Journal of Medical Physics
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ORIGINAL ARTICLE
Year : 2022  |  Volume : 47  |  Issue : 4  |  Page : 331-335

Dosimetric effects of the supine and prone positions in proton therapy for prostate cancer


1 Department of Radiation Physics and Technology, Southern Tohoku Proton Therapy Center; Department of Radiological Sciences, School of Health Sciences, Fukushima Medical University, Fukushima, Japan
2 Department of Radiation Physics and Technology, Southern Tohoku Proton Therapy Center, Fukushima, Japan
3 Department of Radiation Oncology, Southern Tohoku Proton Therapy Center, Fukushima, Japan

Correspondence Address:
Dr. Takahiro Kato
Department of Radiation Physics and Technology, Southern Tohoku Proton Therapy Center, 172 Yatsuyamada 7 Chome, Koriyama, Fukushima 963-8563
Japan
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Source of Support: None, Conflict of Interest: None


DOI: 10.4103/jmp.jmp_85_22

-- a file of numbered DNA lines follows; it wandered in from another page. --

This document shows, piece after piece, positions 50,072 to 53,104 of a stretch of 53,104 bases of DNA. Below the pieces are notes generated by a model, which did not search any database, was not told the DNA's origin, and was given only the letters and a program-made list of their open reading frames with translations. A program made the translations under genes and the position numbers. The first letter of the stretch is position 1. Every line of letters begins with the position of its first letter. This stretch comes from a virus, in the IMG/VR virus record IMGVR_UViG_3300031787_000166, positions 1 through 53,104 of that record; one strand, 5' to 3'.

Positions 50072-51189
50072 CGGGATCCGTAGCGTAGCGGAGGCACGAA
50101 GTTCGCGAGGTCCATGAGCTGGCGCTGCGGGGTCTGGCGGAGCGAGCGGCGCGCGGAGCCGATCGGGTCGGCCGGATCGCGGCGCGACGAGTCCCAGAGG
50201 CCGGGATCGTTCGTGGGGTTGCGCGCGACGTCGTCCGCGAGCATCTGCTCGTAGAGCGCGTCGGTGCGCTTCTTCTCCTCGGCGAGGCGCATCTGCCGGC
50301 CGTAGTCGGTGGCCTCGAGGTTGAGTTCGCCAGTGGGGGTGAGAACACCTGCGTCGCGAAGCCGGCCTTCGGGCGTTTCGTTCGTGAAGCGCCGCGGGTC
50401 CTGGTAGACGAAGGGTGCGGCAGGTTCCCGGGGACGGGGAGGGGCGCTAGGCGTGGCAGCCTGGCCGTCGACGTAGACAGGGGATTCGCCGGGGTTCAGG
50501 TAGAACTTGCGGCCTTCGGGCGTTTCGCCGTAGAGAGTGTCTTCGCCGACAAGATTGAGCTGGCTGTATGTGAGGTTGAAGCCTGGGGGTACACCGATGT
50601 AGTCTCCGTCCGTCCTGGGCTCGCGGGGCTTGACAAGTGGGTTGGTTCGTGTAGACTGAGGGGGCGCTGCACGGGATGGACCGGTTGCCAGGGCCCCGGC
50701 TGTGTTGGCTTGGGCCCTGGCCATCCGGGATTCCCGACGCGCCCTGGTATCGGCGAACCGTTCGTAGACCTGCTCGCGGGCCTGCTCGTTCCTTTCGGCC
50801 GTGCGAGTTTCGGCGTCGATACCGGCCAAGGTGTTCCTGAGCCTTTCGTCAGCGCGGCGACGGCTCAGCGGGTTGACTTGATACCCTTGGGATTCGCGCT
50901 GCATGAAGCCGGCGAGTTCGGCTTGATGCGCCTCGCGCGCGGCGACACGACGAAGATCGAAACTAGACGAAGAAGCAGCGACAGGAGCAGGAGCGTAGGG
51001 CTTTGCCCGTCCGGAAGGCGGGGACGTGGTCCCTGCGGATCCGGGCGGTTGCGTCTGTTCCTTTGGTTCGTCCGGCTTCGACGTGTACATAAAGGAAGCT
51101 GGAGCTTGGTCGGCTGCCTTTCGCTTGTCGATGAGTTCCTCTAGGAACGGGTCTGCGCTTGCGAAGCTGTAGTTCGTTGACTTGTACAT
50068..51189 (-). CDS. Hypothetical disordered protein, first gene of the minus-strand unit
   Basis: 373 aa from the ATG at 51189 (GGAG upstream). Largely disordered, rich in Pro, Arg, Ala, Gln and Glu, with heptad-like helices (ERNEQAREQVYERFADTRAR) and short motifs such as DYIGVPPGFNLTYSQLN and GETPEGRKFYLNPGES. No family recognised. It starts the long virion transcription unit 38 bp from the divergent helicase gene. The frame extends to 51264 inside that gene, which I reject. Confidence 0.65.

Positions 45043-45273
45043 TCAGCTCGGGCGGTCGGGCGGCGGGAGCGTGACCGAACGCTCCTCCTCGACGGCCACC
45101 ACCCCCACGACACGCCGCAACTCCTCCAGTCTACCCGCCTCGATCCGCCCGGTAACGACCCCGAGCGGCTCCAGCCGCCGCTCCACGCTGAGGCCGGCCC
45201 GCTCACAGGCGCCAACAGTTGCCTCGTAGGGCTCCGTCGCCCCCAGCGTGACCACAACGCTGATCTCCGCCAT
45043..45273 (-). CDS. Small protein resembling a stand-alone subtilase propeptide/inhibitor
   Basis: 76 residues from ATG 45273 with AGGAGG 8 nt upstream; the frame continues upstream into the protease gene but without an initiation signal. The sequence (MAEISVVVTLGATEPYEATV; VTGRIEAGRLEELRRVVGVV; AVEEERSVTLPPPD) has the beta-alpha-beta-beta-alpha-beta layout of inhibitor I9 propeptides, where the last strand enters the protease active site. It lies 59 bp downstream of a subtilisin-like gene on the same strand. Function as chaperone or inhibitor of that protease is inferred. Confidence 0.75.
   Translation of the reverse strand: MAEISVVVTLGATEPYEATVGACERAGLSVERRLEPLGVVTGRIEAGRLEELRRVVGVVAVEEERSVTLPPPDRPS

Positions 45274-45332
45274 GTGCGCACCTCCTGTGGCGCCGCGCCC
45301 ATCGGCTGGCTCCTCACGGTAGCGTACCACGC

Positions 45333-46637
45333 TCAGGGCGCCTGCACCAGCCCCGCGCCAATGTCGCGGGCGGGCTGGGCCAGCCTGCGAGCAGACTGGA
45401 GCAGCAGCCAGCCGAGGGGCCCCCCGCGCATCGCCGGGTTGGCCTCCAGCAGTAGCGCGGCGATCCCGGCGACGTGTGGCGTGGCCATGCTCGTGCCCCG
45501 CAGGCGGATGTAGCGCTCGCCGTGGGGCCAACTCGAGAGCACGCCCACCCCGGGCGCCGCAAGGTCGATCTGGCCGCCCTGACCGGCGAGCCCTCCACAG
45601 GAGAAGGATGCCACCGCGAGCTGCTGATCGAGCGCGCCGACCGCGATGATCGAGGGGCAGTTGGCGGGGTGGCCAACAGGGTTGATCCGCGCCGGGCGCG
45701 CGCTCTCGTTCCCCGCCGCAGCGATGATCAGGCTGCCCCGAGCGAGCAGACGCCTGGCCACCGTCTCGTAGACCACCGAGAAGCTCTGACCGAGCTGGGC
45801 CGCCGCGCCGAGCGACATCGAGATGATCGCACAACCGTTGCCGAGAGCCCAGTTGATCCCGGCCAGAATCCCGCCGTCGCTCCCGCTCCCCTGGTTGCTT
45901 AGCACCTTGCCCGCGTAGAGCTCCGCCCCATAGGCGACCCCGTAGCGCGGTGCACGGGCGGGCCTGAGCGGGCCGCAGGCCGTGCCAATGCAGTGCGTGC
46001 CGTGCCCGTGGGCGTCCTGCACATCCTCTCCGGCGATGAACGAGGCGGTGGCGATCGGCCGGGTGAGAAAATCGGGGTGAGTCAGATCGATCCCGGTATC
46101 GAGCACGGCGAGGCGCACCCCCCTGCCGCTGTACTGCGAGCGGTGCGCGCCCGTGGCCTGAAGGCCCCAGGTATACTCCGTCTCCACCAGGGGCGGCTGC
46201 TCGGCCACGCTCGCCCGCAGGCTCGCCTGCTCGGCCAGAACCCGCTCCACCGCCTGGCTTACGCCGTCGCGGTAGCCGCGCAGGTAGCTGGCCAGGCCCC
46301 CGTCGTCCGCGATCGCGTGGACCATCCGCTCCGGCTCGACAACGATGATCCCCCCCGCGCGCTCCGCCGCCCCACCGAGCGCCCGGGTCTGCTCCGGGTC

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Purpose: To quantitatively evaluate how much the doses to organs at risk are affected in the prone position compared to the supine position in the proton therapy (PT) for prostate cancer. Materials and Methods: Fifteen consecutive patients with clinically localized prostate cancer underwent treatment planning computed tomography scans in both the supine and prone positions. The clinical target volume (CTV) consisted of the prostate gland plus the seminal vesicles. The PT plans were designed using the standard lateral opposed fields with passively scattered proton beams for both treatment positions. The prescribed dose for each plan was set to 78 Gy (Relative biological effectiveness)/39 fractions to 50% of the planning target volume. Dose-volume metrics of the rectum and bladder in the two treatment positions were analyzed. Results: It was confirmed that all the parameters of D05, D10, D20, D30, Dmean, and V90 examined in the rectum were significantly reduced in the prone position. There was no significant difference between the two positions in the bladder dose except for Dmean. The distance between the CTV and the rectum tended to increase with the patient in the prone position; at the prostate level, however, the maximum change was approximately 5 mm, and there was significant variation between cases. Conclusions: We confirmed that the rectal doses were significantly lower in the prone compared with the supine position in PT. Although uncertain, the prone position could be an effective method to reduce the rectal dose in PT.


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